"This tenfold increase in the number of meters that can share in a solar farm represents a major step forward, and allows many more Mainers the opportunity to share in the benefits of solar," added Berry.


Berry represents House District 55: Bowdoin, Bowdoinham, Swan Island, and most of Richmond. He previously served from 2006-2014, the final two years as House Majority Leader. Contact:


Lindsay Crete [Berry], 231-1442



House GOP Blocks Constitutional Amendment for Ranked-Choice Voting

Fri, 23 Jun 2017 16:29:27 EDT

AUGUSTA - The Maine House on Friday failed to enact legislation to amend Maine's constitution to allow for the implementation of ranked-choice voting in state and federal elections and primaries. As a constitutional amendment, ">http://www.mainelegislature.org/legis/bills/bills_128th/billtexts/SP057702.asp"> LD 1624 needed approval by two-thirds of the Legislature for final enactment, but was blocked on a party line vote of (78-68) in the House. Had it passed, it would have been sent to the voters for approval or rejection.
House Majority Leader Erin Herbig, D-Belfast and Assistant Majority Leader Jared Golden, D-Lewiston, released the following statement:
"Mainers asked for election reform and it is our responsibility to respect their wishes, while upholding our duty as legislators. Today, Democrats and every independent in the House voted to amend Maine's constitution to allow full implementation of ranked-choice voting. While Republicans blocked that effort, the process is ongoing and we still have many votes to take. I urge my colleagues to support implementation of ranked-choice voting and I hope Mainers keep up the fight."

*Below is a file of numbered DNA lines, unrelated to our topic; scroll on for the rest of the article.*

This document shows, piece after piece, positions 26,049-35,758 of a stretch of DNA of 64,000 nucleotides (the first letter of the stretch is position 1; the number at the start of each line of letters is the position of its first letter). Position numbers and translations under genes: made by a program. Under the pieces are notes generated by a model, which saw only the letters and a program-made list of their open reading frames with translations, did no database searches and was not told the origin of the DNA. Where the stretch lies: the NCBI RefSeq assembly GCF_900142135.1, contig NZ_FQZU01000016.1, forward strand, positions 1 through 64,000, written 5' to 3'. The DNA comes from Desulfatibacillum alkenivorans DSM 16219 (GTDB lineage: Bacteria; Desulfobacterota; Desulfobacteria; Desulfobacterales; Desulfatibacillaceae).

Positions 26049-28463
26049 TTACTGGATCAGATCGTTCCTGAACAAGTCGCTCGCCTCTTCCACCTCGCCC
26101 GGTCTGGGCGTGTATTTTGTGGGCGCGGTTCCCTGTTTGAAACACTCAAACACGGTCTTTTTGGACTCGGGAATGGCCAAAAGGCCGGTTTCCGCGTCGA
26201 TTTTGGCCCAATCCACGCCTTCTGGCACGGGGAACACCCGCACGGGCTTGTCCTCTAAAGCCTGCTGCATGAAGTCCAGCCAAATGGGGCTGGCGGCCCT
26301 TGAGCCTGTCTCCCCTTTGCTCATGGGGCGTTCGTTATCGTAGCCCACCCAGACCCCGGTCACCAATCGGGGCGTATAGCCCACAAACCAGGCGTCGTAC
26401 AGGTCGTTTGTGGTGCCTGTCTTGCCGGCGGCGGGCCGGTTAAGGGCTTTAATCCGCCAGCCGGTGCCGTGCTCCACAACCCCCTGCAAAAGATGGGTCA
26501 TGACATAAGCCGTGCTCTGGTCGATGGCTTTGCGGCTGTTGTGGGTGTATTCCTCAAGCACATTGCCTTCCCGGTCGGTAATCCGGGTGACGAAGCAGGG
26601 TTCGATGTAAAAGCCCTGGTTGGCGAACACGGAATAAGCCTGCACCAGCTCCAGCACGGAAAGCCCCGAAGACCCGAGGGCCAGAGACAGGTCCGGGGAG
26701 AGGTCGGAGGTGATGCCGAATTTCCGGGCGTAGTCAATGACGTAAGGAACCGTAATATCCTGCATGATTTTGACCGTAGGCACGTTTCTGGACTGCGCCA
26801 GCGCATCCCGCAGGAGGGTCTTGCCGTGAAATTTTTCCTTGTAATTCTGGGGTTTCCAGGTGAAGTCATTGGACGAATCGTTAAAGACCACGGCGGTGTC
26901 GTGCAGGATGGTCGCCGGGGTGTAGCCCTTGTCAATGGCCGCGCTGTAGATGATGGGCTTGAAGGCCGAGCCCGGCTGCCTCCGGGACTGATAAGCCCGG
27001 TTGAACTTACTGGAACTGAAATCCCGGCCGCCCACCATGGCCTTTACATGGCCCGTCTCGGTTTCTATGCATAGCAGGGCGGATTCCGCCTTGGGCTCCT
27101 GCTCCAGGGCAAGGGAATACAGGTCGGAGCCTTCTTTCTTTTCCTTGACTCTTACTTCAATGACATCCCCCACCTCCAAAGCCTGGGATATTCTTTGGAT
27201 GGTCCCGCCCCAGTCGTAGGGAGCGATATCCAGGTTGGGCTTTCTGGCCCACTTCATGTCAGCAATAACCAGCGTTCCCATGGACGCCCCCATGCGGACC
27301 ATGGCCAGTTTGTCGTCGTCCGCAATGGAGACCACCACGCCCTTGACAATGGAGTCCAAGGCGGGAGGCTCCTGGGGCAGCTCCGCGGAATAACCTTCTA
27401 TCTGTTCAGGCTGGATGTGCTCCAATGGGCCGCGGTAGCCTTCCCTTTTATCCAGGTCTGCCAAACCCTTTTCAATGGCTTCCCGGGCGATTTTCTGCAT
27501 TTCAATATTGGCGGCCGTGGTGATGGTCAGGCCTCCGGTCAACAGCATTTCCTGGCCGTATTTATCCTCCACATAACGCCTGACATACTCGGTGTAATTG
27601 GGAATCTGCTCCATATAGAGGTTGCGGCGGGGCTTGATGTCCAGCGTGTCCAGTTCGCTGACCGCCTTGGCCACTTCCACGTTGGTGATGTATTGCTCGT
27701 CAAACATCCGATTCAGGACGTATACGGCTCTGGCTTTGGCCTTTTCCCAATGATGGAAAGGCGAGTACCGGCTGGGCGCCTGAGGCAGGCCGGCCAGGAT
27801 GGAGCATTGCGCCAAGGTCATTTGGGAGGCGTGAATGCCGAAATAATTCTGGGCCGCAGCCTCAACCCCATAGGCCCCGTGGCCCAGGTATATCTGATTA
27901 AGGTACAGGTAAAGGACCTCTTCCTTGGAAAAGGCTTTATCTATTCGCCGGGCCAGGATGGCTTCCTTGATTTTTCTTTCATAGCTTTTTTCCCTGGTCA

LD 1624, "RESOLUTION, Proposing an Amendment to the Constitution of Maine To Implement Ranked-choice Voting" - as amended in the Committee on Veterans and Legal Affairs, would have amended Maine's constitution to give authority over the form and structure of elections to the Legislature, to be determined in statute. The effect of that amendment would be to allow current statute, which implements ranked-choice voting, to stand. This bill will now go to the Senate for a final vote, but without a significant shift in votes, it is most likely to fail final passage.
">http://www.mainelegislature.org/legis/bills/display_ps.asp?ld=1625&PID=1456&snum=128&sec3"> LD 1625 "An Act To Repeal the Ranked-choice Voting Law" sponsored by Senator Garrett Mason, R-Lisbon Falls, has yet to be considered by the House or Senate. The bill was passed through the Veterans and Legal Affairs Committee with the end result of three separate amended versions for the legislature to consider. Further votes will be taken next week.


Contact:


Lindsay Crete [Herbig, Golden] c. 231-1442



House passes Constitutional Amendment for ranked-choice voting

Thu, 22 Jun 2017 16:25:57 EDT

AUGUSTA - The Maine House on Thursday gave initial approval to legislation to amend Maine's constitution to allow for the implementation of Ranked-Choice Voting in 10 state and federal elections and primaries. As a constitutional amendment, LD 1624 must be approved by two-thirds of the Legislature at final enactment. It would then be sent to the voters for approval or rejection.
Speaker Sara Gideon released the following statement: "Mainers asked for election reform and it is our responsibility to respect their wishes, while upholding our duty as legislators. Today, the House took the first steps in amending the constitution to allow full implementation of ranked choice voting. While this process is ongoing and we still have many votes to take, I urge my colleagues to support this legislation and send it to voters for approval.
" ">http://www.mainelegislature.org/legis/bills/bills_128th/billtexts/SP057702.asp"> LD 1624, "RESOLUTION, Proposing an Amendment to the Constitution of Maine To Implement Ranked-choice Voting" - as amended in the Committee on Veterans and Legal Affairs, would amend Maine's constitution to give authority over the form and structure of elections to the Legislature, to be determined in statute. The effect of that amendment would be to allow current statute, which implements ranked-choice voting, to stand.